Review: 'The Prince of Knaves', by Alflor Aalto
Note: This book deals with homoerotic themes and desctiptions [sic.] of erotic acts. (publisher’s advisory)
Prince Natier of Llyra, heir to the throne, is a spoiled brat. As far as King Rasdill is concerned, Natier can do no wrong.
Every night, Natier sneaks out into the city; there, he takes on the persona of Rivard, a slightly more mild-mannered fox. As Rivard, Natier is able to do all the things that would not become a prince -- he goes to brothels, helps a local gang of thieves pull off robberies, and gets drunk off his tail on mead. (back-cover blurb)
The Prince of Knaves gets off to a good Furry start. There are a fox king and prince, a cougar catamite, an otter bath attendant, two bear guards, a raccoon exchequer, and a squirrel secretary, in just the first five pages.
But – EVERY NIGHT the prince sneaks into the city, disguises himself as a commoner, spends the night in drunken revelry, even helps a local gang of thieves to pull off robberies, and neither his royal father nor any of the palace servants suspect anything? (No wonder he sleeps all morning, every day.)
Las Vegas, NV, Rabbit Valley Comics, March 2012, trade paperback $20.00 (406 pages + map).
(Natier is being groomed by a raccoon servant for a private dinner party.)
‘Very good.’ Natier patted him on the back. ‘What is your name again? I forget.’
‘Werill, Your Highness.’ The raccoon bowed elegantly and smiled.
‘Ah, yes.’ Werrill was the one servant whom Natier refused to mistreat. He’d helped the prince on many occasions in the past and was an invaluable ally. ‘Very good, Werill, please go make dinner preparations.’ (p. 12)
(It is not clear whether Natier has really forgotten Werill’s name or he is only pretending to be an effete aristocrat. If the raccoon has helped the prince in intimate situations on many occasions in the past, it seems unrealistic that Natier would even feign forgetting his name. He is pretending to be lazy and spoiled, but not a simpleton.)
Natier’s latest homosexual lover tries to assassinate him in what is clearly part of a large plot to take over the kingdom. Natier flees, after learning that he is supposed to have tried to kill the king. He poses as Rivard full-time and asks Saaron, a disreputable wolf who knows his secret double life, to get him a job in Llyra’s lower-class dockside district.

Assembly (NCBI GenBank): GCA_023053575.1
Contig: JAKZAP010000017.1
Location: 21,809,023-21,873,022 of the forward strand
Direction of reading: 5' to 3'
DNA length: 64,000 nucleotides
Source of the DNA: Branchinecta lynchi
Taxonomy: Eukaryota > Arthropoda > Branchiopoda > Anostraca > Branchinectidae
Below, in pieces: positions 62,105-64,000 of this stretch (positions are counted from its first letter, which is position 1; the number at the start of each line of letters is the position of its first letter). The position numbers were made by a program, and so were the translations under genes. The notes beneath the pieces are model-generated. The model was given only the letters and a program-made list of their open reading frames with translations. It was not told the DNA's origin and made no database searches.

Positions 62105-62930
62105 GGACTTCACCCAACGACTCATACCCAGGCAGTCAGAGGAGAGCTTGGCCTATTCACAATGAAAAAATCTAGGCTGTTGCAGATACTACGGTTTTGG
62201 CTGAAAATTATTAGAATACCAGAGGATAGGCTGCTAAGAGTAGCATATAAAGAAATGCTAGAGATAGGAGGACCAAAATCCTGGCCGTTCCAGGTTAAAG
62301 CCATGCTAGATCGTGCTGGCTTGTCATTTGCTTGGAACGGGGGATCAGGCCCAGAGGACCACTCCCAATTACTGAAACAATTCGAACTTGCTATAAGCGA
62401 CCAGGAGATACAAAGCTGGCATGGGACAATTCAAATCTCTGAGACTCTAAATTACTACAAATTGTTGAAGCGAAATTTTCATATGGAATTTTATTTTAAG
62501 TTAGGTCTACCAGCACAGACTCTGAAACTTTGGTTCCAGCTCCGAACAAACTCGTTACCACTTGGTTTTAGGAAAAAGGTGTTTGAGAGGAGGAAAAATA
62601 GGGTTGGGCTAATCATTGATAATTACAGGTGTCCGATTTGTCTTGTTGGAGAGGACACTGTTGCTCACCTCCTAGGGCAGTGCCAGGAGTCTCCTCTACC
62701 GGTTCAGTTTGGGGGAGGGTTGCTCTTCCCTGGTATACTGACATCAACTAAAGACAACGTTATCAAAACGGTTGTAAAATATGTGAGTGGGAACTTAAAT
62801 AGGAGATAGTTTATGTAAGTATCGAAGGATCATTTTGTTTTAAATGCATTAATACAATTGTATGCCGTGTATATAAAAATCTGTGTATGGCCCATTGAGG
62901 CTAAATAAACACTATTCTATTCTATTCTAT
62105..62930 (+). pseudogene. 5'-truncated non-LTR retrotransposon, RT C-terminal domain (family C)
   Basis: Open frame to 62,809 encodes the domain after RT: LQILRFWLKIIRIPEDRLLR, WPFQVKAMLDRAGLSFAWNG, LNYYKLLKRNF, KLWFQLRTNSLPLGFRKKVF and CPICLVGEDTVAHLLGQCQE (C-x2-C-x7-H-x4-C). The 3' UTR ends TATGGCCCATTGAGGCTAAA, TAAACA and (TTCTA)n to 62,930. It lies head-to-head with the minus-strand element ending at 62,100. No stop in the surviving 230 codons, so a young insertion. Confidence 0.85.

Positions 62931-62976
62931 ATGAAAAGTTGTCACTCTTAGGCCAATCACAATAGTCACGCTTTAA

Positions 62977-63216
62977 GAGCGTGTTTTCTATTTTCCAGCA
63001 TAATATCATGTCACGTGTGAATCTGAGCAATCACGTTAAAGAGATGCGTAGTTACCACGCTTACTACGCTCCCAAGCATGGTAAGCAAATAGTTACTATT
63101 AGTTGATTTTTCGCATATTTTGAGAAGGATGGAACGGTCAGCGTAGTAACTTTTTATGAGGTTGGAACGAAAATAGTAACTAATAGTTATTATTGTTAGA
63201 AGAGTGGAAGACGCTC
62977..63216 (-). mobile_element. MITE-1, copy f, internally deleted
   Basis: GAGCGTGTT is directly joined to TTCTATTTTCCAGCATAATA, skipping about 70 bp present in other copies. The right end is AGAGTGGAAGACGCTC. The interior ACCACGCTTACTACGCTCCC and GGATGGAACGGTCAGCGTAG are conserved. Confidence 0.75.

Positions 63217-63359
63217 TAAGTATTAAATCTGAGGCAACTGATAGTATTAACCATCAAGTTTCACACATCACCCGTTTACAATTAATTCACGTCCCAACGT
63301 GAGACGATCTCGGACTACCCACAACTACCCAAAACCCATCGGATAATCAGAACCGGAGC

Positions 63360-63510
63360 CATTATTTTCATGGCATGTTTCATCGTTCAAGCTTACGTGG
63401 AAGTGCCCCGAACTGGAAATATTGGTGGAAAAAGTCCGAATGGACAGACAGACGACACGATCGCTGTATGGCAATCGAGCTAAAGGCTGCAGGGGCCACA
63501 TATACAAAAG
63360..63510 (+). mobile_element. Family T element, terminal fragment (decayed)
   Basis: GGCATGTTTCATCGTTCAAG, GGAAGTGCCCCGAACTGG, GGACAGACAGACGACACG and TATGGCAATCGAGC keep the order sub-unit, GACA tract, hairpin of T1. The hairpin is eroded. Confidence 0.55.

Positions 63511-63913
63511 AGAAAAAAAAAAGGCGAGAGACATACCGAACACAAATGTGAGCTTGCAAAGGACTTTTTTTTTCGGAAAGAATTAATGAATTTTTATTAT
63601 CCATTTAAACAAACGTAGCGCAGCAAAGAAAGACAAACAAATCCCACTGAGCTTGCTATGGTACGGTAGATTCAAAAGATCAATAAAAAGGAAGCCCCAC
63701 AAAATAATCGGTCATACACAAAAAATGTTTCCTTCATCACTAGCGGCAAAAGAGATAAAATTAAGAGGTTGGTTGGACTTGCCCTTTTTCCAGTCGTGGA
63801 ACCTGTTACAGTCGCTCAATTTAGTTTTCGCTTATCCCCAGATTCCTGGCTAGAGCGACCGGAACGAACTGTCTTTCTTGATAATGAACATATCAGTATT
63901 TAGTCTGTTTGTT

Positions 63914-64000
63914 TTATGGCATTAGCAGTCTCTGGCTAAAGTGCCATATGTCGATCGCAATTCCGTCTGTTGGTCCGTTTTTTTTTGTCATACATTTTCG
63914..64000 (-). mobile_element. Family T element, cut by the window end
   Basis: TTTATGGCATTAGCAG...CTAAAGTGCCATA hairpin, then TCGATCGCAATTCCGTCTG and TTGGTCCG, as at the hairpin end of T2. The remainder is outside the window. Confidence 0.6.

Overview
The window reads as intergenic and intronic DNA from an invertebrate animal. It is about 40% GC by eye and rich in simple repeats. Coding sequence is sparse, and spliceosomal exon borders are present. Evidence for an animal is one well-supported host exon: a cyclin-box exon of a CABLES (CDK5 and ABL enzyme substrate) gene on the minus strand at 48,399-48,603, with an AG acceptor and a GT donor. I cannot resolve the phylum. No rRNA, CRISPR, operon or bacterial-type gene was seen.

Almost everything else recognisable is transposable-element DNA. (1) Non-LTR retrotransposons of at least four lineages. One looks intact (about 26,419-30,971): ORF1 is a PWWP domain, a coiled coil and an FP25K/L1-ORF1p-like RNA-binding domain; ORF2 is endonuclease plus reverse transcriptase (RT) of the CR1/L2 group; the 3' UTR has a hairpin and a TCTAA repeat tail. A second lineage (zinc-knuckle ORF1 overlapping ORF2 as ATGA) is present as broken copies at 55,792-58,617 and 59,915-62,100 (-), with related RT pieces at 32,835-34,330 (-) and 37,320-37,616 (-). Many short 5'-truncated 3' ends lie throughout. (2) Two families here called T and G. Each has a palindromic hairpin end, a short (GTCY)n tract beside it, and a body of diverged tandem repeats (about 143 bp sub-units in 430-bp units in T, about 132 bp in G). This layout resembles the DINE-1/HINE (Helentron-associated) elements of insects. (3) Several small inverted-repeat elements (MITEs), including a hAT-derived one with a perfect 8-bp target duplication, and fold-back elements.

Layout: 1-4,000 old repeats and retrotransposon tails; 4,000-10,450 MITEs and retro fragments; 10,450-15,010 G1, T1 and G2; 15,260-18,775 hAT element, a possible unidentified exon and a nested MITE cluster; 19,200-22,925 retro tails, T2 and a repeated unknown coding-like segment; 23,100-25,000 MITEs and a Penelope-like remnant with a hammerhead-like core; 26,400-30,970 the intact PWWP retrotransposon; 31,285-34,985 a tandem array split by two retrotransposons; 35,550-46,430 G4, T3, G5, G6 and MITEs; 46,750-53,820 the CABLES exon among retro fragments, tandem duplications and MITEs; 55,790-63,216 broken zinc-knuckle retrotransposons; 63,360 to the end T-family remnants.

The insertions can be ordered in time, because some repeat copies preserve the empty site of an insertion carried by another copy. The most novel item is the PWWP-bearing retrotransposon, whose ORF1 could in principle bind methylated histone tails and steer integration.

Over the next few days, while Rivard works quietly at the shipbuilding establishment of Master Kaardis, an old cougar, it is announced that Natier grievously wounded King Rasdill before escaping, that the king is incommunicado under medical treatment, and that Riius, the squirrel Royal Secretary is running the kingdom while the king is recovering; including ordering a massive manhunt for Natier. Riius is obviously high in the conspiracy, but Natier doubts that the ineffectual squirrel could be its leader. Is Riius just a figurehead for the real mastermind?
Natier/Rivard learns that whoever is behind the plot also is trying to get Llyra into a war with neighboring Aarya. Since Rivard has a reputation for working with thieves, Saaron also gets him a nighttime job in the gang of Zak, a rabbit who has been hired by a mysterious boss to carry out thefts that can be blamed on influential Llyran noblemen who are opposed to the war with Aarya. Rivard uses his position in Zak’s gang to sabotage the thefts, delaying the war. During the day, Rivard’s shipbuilding job alongside the young otter Samrin develops into a friendship that turns into a deep gay romance.
It seems a strange coincidence that the novels By Sword and Star and The Prince of Knaves have been published almost simultaneously. Both can be summarized as “a handsome prince, who has been neglecting his rank to associate with the commoners, escapes when plotters overthrow his father and frame him as the assassin. Alone, he must foil the usurpers to save the kingdom.”
Aside from that basic plot, the two novels are very different. Tiran in By Sword and Star escapes openly and leaves Silverglen to find allies to help his people fight the arrogant usurpers. Natier in The Prince of Knaves stays in Llyra in disguise at first to plot against the usurpers who are posing as the legitimate government. Sword is a traditional Ruritanian romance for all ages, while Knaves has many homoerotic scenes. The whole of Chapter 10 is little more than a steamy bedroom tryst between Rivard and Samrin.
The Prince of Knaves is smoothly written, fast-moving, full of action and intrigue and 18th century-style naval battles. But the plot seems very superficial. Natier is introduced as such a hedonist, hating the duties of aristocracy and preferring to live incognito as a commoner, that it is unconvincing for him to work dangerously in disguise to restore his father’s government. As someone whom all the authorities are trying to kill, he is too quick to trust strangers with his real identity. His efforts to foil the thieves from within their gang, without arousing their suspicion, seem too easily successful. He works all day in the shipyard, spends all night in the thieves’ gang – when does he have the time (or the stamina) for his extended, graphic gay lovemaking? (He is tired after Chapter 10.)